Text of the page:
One approach advocates often take in calling for better worker protection is to point to the high costs of work-related injuries and illnesses—whether borne by injured workers and their families, employers or society at large. For employers, the financial consequences are tied to lost productivity, staff replacement, property damage, higher insurance premiums or workers’ compensation surcharges, to name only a few.
It’s a compelling argument, and estimates of the costs of work-related injuries and illness are readily available. A 2013 literature review by Quebec’s Institut de recherche Robert-Sauvé en santé et en securité du travail (IRSST), for example, found 40 studies (the first going back to the 1930s) that estimated the costs of work-related injuries using empirical data.
Not as easy to find are estimates of the amount employers spend to control or eliminate the causes of these work-related injuries and illnesses. When a team of researchers at the Institute for Work & Health (IWH) recently set out to conduct such an estimate, it found limited information on what employers spend on average on occupational health and safety (OHS).
This information is important to better inform public policy aimed at influencing employer investments in OHS, says Dr. Cameron Mustard, president and senior scientist at IWH and lead investigator on this project.
It was remarkable to us that estimates of employer expenditures to protect the health of workers were not widely available.
As a result of the team’s work, estimates of employer OHS expenditures are now available for 17 sectors in Ontario. The cross-sector average in 2017 was $1,303 per worker per year. OHS expenditures per worker per year were three times higher in the goods-producing sectors ($2,417) than in the service sectors ($847). These results are reported in an open-access paper published online in October by the Scandinavian Journal of Work, Environment and Health (doi:10.5271/sjweh.3778) and summed up in a recent IWH Issue Briefing.
Five areas of OHS spending calculated
To gather data on employer investments, the research team recruited more than 300 employers with more than 20 employees from 17 economic sectors, taking care to ensure that the sectoral make-up of the participating employers roughly mirrored the make-up of the province’s economy.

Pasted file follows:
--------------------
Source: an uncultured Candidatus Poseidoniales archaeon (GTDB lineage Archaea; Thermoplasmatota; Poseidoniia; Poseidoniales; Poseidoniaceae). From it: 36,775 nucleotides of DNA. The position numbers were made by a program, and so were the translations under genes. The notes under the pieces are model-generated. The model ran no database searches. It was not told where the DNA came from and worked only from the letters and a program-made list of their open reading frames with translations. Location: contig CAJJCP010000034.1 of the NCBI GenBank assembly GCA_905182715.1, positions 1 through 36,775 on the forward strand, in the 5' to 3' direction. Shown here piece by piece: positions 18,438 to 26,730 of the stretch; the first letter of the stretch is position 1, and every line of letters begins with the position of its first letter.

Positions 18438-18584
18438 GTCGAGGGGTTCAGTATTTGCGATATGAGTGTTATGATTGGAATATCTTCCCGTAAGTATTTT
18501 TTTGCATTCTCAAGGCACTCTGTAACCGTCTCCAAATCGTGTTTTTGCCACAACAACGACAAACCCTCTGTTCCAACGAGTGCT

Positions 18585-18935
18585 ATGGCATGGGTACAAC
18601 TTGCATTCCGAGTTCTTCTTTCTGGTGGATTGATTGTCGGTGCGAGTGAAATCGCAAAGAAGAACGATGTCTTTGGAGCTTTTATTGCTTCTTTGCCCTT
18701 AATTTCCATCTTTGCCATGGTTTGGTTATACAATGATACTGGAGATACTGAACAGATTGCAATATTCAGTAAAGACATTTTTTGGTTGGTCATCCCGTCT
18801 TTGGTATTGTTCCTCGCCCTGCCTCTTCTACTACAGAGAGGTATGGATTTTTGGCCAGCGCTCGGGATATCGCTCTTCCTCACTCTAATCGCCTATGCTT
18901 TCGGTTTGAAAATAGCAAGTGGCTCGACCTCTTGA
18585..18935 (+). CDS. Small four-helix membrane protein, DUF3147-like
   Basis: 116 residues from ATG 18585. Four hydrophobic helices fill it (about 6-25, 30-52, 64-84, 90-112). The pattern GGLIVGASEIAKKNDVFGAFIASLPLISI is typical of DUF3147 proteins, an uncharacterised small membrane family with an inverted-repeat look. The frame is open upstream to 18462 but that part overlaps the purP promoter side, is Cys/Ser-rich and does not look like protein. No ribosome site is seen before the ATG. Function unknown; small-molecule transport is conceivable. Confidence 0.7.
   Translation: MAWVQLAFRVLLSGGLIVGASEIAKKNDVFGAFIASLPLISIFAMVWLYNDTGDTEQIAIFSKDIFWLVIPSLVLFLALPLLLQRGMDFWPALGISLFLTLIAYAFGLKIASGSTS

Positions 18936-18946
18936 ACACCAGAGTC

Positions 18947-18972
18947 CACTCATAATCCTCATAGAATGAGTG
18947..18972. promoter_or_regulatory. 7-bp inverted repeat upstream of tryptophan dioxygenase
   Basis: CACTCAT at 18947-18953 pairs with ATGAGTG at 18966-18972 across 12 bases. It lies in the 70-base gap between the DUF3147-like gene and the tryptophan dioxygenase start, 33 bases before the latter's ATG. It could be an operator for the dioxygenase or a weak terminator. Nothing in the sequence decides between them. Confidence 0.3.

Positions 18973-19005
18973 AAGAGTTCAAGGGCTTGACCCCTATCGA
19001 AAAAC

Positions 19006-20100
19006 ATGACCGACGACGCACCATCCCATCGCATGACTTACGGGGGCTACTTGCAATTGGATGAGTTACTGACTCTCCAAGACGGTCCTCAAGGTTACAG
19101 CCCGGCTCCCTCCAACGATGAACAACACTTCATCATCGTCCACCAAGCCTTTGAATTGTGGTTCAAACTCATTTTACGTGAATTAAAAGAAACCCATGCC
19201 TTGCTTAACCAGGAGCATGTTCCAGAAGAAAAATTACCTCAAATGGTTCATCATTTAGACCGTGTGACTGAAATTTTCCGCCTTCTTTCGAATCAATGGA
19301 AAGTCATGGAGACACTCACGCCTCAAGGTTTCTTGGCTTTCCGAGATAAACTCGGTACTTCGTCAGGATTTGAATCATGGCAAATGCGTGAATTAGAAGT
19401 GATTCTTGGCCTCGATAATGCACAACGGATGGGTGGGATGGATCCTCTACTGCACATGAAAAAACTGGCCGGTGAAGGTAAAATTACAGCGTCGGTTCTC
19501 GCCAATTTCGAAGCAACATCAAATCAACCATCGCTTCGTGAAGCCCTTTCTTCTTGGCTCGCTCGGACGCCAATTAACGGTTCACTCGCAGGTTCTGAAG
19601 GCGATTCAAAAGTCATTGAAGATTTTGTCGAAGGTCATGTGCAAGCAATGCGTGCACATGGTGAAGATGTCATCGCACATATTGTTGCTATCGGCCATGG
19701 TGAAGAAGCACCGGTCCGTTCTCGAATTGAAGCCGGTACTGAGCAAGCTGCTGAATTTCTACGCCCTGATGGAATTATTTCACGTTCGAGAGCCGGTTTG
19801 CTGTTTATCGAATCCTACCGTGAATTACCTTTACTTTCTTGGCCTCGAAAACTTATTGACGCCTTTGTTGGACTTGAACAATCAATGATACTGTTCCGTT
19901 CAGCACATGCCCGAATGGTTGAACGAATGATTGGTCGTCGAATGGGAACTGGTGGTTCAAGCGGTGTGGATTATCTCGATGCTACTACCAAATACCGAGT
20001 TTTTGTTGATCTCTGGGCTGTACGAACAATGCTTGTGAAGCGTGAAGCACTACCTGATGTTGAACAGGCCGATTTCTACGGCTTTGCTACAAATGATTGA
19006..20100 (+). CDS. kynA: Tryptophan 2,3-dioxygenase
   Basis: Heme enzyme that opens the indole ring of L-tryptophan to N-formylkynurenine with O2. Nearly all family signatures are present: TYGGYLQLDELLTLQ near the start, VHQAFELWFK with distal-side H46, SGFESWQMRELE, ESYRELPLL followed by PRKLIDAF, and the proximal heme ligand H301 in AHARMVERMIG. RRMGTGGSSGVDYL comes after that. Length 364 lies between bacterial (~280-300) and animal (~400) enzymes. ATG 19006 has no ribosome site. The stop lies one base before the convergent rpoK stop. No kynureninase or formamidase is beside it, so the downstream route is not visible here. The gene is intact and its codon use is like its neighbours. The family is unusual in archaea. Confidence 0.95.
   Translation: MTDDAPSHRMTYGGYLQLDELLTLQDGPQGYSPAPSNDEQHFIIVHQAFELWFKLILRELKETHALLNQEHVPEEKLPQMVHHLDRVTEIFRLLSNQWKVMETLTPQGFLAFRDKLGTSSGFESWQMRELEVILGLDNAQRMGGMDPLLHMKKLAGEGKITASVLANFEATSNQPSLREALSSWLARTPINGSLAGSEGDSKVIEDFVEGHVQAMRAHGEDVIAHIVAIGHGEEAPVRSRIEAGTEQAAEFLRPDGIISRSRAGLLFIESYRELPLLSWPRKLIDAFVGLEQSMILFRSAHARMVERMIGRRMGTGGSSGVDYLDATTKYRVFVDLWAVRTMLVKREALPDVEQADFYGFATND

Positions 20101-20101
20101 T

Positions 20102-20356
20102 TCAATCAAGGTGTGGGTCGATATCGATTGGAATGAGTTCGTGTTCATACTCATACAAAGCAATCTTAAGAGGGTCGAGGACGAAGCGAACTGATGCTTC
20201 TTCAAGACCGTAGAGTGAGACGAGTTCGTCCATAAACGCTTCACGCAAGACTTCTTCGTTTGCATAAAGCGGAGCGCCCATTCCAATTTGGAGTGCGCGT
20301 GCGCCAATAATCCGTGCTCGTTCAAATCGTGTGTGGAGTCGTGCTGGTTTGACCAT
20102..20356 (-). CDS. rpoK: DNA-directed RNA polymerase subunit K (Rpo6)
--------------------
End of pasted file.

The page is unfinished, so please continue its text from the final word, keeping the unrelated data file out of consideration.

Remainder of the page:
At each organization, the team asked a representative knowledgeable about the organization’s OHS programs to complete a workbook. Based on a method developed and tested by the International Social Security Association (ISSA), the team asked the representative about staff time commitments and financial expenditures in five areas: organizational management and supervision; staff training in health and safety; personal protective equipment; professional services provided by external organizations; and the share of new capital investment attributed to OHS improvements. Not included in these estimates are employers’ workers’ compensation premiums; these are not strictly related to OHS prevention but, rather, are costs related to wage-replacements, Mustard explains.
The results show that the share of spending in each of the five categories was roughly the same across sectors. Across all sectors, the largest share of OHS expenditures went to organizational management and supervision, accounting for about 55 to 62 per cent of total OHS spending. What’s more, JHSC activities accounted for a third of the payroll costs captured in this category.
These findings show the importance of employer investments in the overall worker protection system, says Mustard. If the average estimate of $1,300 per worker per year is extrapolated to all employers in Ontario with 20 or more employees, then employer spending on workplace health and safety is somewhere in the range of $5 billion dollars a year in the province, he notes. That’s well above the yearly amount of $200 million spent on government prevention services, including labour inspection and enforcement services. The aggregate OHS expenditure for employers in the Ontario economy is also greater than the annual benefit payments of $2.7 billion provided by the Ontario Workplace Safety and Insurance Board to workers who have experienced a work-related injury or illness.
A clearer understanding of employer expenditures to protect the health of their workers can help us better understand the significant progress made over the past decade in workplace injury prevention, adds Mustard.